As I wait for my newest phone to arrive, the images of all the phones I’ve used over the years came to mind.  It’s hard not to compare the progression of the phone in my own lifetime to the fast changing have-to-have phones of today.

My parents moved us to Tulsa when I was about 2 1/2 years old and the first phone that I can remember was located in a little phone room, no bigger than a closet, and looked like this, I think.  I’m pretty sure we had dials by then. Unknown

There was only one phone in the house, the one in the closet.  One of the wicked things I did when I got old enough was to sneak in there and call the operator to make a call to my grandmother.  My grandmother’s phone was even more interesting.  She lived in Ardmore and was on a party line.  You picked up the receiver to talk to the operator, who knew everyone, and had her call whoever you needed.  My grandmother had a special ring to let her know a call was for her.  The neatest thing was to pick it up very quietly and listen to the other people’s conversations, which wasn’t very nice, but oh so interesting to a curious little girl.

Our phone number at home was 75973 for many years.  When they added prefixes, it became RIverside 75973.  My father’s office number started with the prefix GIbson and I spent a week one summer when I was about 9 or 10 at his office handwriting the GIbson in front of the number on some postcards that had been printed earlier.

Through the years, not much changed with our black dial phones.  Then plastics came into wide use and we suddenly had colors and plastic dials.  When we built our new house when I was in 5th grade, we had beige phones and there were three, count ’em, three in the house.  There was a black wall phone in the kitchen, a beige desk phone in my parents’ bedroom and another beige phone in the hallway in a little cut-out holder in the wall.  That was for my brother, sister, and me to use.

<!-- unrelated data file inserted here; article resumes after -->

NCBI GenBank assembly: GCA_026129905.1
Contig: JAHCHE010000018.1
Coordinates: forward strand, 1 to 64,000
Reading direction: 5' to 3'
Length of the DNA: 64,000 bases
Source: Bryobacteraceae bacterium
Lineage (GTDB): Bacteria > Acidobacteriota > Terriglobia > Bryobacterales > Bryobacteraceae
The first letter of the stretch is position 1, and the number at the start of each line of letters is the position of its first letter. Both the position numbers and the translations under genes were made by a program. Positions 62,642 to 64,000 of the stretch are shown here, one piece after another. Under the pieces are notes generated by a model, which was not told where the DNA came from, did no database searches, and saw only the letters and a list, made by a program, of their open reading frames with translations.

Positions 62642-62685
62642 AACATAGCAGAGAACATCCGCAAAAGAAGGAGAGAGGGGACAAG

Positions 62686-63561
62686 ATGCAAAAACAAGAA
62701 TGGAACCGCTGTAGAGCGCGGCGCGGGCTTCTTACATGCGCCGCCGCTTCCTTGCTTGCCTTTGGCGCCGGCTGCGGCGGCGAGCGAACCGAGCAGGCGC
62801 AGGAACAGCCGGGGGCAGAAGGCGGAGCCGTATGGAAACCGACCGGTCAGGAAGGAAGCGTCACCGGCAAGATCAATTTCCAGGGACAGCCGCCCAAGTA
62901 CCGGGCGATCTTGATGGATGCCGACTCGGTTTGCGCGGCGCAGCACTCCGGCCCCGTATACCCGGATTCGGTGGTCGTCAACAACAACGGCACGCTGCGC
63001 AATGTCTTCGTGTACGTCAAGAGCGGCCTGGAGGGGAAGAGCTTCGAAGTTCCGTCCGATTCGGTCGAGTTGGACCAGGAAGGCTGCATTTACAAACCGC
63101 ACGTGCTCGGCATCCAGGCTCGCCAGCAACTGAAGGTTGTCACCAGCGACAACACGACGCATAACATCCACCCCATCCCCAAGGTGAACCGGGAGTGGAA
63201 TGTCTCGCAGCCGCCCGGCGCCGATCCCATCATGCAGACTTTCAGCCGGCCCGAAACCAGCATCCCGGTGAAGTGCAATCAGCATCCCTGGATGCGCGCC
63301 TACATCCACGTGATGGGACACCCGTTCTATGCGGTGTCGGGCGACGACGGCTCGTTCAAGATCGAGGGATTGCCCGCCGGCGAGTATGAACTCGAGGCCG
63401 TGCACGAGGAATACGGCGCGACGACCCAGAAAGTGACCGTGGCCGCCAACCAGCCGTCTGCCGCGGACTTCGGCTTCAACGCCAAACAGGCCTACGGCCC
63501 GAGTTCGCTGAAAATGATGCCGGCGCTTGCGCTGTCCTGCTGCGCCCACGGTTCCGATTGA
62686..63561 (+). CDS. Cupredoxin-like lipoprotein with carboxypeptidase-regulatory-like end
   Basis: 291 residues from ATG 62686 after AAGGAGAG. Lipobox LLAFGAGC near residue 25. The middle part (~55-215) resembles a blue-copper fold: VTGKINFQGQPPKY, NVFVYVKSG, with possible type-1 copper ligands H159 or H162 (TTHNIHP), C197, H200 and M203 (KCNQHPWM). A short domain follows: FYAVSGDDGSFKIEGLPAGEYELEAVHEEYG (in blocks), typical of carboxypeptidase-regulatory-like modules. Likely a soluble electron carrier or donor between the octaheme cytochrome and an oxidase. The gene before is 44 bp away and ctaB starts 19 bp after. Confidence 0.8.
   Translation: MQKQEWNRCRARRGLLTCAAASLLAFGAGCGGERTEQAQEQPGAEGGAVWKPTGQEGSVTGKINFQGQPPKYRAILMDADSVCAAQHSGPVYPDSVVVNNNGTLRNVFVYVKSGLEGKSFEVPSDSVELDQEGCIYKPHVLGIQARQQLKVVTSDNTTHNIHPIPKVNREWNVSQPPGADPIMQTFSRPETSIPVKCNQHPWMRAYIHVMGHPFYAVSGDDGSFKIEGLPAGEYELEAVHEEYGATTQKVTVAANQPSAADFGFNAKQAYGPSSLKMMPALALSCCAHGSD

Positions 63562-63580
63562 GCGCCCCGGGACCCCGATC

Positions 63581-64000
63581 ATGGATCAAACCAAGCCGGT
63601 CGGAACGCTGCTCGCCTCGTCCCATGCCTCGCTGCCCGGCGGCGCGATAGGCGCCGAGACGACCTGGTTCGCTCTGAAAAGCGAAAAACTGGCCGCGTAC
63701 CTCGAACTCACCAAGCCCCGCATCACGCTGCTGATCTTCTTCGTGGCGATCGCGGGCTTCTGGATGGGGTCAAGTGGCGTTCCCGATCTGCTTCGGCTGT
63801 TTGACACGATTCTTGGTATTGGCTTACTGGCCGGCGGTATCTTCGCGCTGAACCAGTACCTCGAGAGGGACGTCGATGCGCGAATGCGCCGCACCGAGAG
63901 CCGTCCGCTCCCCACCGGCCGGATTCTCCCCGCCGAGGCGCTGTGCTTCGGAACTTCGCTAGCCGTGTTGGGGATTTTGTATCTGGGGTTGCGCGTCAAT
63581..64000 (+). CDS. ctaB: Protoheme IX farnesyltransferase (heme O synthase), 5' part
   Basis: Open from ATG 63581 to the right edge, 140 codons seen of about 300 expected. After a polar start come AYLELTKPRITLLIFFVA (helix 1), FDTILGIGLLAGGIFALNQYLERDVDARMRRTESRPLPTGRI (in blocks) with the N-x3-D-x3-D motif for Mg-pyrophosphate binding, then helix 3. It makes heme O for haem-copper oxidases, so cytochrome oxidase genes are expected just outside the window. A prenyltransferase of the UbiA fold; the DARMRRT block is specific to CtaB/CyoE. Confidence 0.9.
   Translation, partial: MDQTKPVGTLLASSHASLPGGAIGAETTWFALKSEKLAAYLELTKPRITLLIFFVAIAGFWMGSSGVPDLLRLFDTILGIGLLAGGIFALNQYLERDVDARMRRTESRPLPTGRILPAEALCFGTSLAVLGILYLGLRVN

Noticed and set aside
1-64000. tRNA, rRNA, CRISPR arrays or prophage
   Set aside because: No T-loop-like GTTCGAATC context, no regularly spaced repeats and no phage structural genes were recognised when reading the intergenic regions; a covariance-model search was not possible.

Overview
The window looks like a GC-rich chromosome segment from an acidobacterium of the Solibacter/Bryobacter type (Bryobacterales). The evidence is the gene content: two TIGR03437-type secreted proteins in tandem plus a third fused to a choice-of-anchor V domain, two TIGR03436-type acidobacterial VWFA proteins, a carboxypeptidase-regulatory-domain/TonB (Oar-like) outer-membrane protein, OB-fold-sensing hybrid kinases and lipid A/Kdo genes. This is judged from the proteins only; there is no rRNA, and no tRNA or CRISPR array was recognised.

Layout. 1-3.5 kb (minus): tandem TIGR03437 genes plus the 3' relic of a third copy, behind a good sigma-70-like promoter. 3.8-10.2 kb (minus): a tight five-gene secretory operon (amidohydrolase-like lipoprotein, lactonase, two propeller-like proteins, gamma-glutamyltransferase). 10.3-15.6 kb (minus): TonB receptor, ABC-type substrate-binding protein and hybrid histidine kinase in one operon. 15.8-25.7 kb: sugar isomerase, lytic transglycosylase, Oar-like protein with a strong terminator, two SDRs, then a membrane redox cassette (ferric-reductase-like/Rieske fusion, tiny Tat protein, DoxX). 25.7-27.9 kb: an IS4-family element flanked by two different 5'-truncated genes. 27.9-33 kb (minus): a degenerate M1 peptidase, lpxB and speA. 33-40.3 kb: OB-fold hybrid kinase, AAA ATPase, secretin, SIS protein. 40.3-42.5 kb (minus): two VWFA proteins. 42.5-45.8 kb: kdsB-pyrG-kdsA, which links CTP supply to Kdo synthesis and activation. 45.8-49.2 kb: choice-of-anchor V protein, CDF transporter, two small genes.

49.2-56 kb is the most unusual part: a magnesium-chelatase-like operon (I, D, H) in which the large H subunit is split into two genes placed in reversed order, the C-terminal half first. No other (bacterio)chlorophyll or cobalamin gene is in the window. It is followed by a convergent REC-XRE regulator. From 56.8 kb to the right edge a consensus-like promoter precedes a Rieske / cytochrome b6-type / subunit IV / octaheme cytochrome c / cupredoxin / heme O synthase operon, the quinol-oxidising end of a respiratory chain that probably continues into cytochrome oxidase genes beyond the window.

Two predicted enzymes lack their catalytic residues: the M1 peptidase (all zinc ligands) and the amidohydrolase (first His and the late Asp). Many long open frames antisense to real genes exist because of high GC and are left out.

The Princess model was a big hit when I was in junior high school, especially the pink one.  Girls with a pink princess phone were pretty cool.  We didn’t get the pink model, however.  Eventually, we got something just as good – a long cord from the wall so we could carry the phone into a closet or another room to talk privately.  With the hours we spent on the phone as teenagers, talking to friends we had just left about who we’d seen, who was going steady with who, who had looked twice at us, who we had a crush on, what we were going to do the next day or the next weekend, what to wear, how tiring our parents were, and other important topics, you just needed some privacy.  Really.   And the time we spent waiting by the phone for someone to call…sigh.

When I went to college, there was a phone on the wall in each hallway of the dorm, but you couldn’t make long distance calls from it.  For that, we went downstairs to a bank of pay phones with a pile of change.  To make a long distance call, back in 1963, you had to call the operator and have her (always female operators) dial it for you.  I was also able to charge calls to my parents’ phone through the operator.  I spent many an hour in that phone booth with piles of change talking to my boyfriend, later fiancé.  He would call me from phone booths in California after he was in the Navy, adding the quarters as the operator told us our time was up.